We drove their best offering, the FR-S as our first ever press car and now we’re feeling a bit nostalgic. It seems as though the brand that only existed as Toyota’s attempt to grab the attention of the millennial culture is about to go the way of Oldsmobile and get the proverbial guillotine to the oil line.
Motor Trend is reporting this morning that the Scion nameplate will be killed off in favor of bringing all of it’s offerings to the Toyota name. This is actually already common practice outside of the U.S. anyway. In other markets, the FR-S is the Toyota GT86. The iM hatchback is the Toyota Auris. Hell, the other new model, the iA, is a Mazda 2 everywhere else and Mazda didn’t even bring it to the U.S.
Scion has suffered years of sales declines, but it seemed like Toyota had a plan to turn the brand around. In addition to the Mazda2-based iA and rebadged Euro-market Toyota Auris, the iM, Scion was expected to add a version of the Toyota C-HR crossover to its lineup. A C-HR concept sporting a Scion badge was even shown off at the recent 2015 Los Angeles auto show last November. The new cars are more practical and mainstream-looking than the boxy, quirky-cool xB, the vehicle that helped the Scion brand establish its identity. They appeal to a wider audience but still have a hint of that rebellious streak Scion is known for. The revamped lineup seemed like a new beginning for the brand.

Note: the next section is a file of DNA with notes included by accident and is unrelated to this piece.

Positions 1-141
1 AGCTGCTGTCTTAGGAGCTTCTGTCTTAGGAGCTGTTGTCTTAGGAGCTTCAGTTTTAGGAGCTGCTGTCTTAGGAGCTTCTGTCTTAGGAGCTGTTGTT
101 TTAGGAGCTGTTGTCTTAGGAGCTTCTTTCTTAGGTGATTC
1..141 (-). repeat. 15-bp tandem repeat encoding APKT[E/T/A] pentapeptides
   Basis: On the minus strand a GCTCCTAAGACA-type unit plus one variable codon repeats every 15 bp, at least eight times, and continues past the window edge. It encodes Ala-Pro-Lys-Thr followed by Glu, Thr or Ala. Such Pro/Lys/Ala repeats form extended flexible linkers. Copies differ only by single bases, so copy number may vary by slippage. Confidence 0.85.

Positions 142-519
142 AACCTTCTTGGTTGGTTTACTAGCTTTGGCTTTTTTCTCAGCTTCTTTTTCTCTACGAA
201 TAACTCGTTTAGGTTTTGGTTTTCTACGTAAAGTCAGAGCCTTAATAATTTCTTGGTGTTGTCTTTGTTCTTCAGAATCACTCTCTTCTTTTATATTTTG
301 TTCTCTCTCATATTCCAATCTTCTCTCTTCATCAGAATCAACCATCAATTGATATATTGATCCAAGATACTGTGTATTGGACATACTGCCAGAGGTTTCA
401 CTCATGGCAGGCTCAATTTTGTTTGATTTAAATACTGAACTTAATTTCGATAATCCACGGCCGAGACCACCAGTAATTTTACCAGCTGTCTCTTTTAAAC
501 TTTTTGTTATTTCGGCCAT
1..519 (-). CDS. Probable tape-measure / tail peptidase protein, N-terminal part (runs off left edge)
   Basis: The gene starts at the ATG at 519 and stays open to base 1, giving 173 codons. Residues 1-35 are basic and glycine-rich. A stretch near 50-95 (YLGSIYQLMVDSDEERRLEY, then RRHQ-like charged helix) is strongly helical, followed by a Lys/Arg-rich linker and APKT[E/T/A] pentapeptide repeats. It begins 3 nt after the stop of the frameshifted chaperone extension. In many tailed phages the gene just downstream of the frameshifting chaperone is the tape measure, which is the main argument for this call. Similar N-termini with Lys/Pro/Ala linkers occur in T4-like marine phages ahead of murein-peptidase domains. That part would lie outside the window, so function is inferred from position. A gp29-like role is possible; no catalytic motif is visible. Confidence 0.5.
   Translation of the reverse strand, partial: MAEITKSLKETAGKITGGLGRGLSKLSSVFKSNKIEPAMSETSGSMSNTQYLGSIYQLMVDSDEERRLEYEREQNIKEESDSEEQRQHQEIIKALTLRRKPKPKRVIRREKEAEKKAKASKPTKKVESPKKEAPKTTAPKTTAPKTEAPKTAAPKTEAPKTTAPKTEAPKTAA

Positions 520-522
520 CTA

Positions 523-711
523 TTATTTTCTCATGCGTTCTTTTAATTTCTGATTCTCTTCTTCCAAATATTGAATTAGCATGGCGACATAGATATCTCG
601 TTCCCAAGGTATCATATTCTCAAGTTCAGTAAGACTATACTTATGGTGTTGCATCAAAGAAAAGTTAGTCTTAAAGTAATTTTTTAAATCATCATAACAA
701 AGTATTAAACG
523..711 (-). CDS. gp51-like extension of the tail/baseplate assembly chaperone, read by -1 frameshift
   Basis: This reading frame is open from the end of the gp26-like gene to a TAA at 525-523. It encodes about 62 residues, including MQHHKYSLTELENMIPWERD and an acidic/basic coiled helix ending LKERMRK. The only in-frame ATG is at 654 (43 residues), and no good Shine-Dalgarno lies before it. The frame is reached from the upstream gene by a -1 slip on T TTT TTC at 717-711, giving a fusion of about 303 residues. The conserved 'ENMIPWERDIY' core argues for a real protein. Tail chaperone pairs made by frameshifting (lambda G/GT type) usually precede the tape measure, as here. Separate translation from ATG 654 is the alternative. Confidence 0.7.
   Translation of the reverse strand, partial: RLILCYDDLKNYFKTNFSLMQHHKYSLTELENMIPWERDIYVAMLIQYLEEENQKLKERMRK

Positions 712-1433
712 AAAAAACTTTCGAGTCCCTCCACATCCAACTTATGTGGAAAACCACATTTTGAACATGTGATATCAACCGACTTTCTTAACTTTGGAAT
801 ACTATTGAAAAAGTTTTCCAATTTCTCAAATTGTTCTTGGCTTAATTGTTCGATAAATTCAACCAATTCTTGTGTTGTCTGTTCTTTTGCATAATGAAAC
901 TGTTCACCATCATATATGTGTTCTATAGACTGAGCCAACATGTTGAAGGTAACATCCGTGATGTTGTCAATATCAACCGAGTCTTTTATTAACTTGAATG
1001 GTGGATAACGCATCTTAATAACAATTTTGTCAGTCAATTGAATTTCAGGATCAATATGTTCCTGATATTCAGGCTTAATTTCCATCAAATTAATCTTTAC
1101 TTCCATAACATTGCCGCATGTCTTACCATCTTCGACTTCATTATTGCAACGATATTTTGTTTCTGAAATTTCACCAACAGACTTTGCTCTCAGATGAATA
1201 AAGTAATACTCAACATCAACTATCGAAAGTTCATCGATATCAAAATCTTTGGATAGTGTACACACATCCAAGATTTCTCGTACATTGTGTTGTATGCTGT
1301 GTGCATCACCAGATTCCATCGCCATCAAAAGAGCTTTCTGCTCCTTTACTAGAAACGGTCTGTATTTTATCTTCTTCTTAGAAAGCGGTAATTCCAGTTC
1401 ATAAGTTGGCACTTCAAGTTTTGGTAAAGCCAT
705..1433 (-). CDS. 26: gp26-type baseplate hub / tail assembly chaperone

But alas, Scion’s rebirth was not to be. A brand targeted at young people in an era when those young people are buying fewer and fewer cars occupies an extremely narrow niche. In 2015, the entire Scion brand sold 56,167 cars — less than the number of Toyota Avalons sold.
Ouch. That’s brutal.
It remains to be seen exactly which models will be kept and carried over into the Toyota lineup. I’d imagine the FR-S will be kept and made into the GT86 since all that will need to be done is some badge replacement and trim upkeep. The iA and iM are different stories entirely as Toyota already has small hatchbacks and sedans that aren’t totally strange looking or out of place.
Whatever happens, we know that Scion will always hold a special place in our automotive hearts. Forgive the relationship goggles, but we’re going to miss them. We won’t, however, miss the xB. Good riddance.
(Souce: Motor Trend)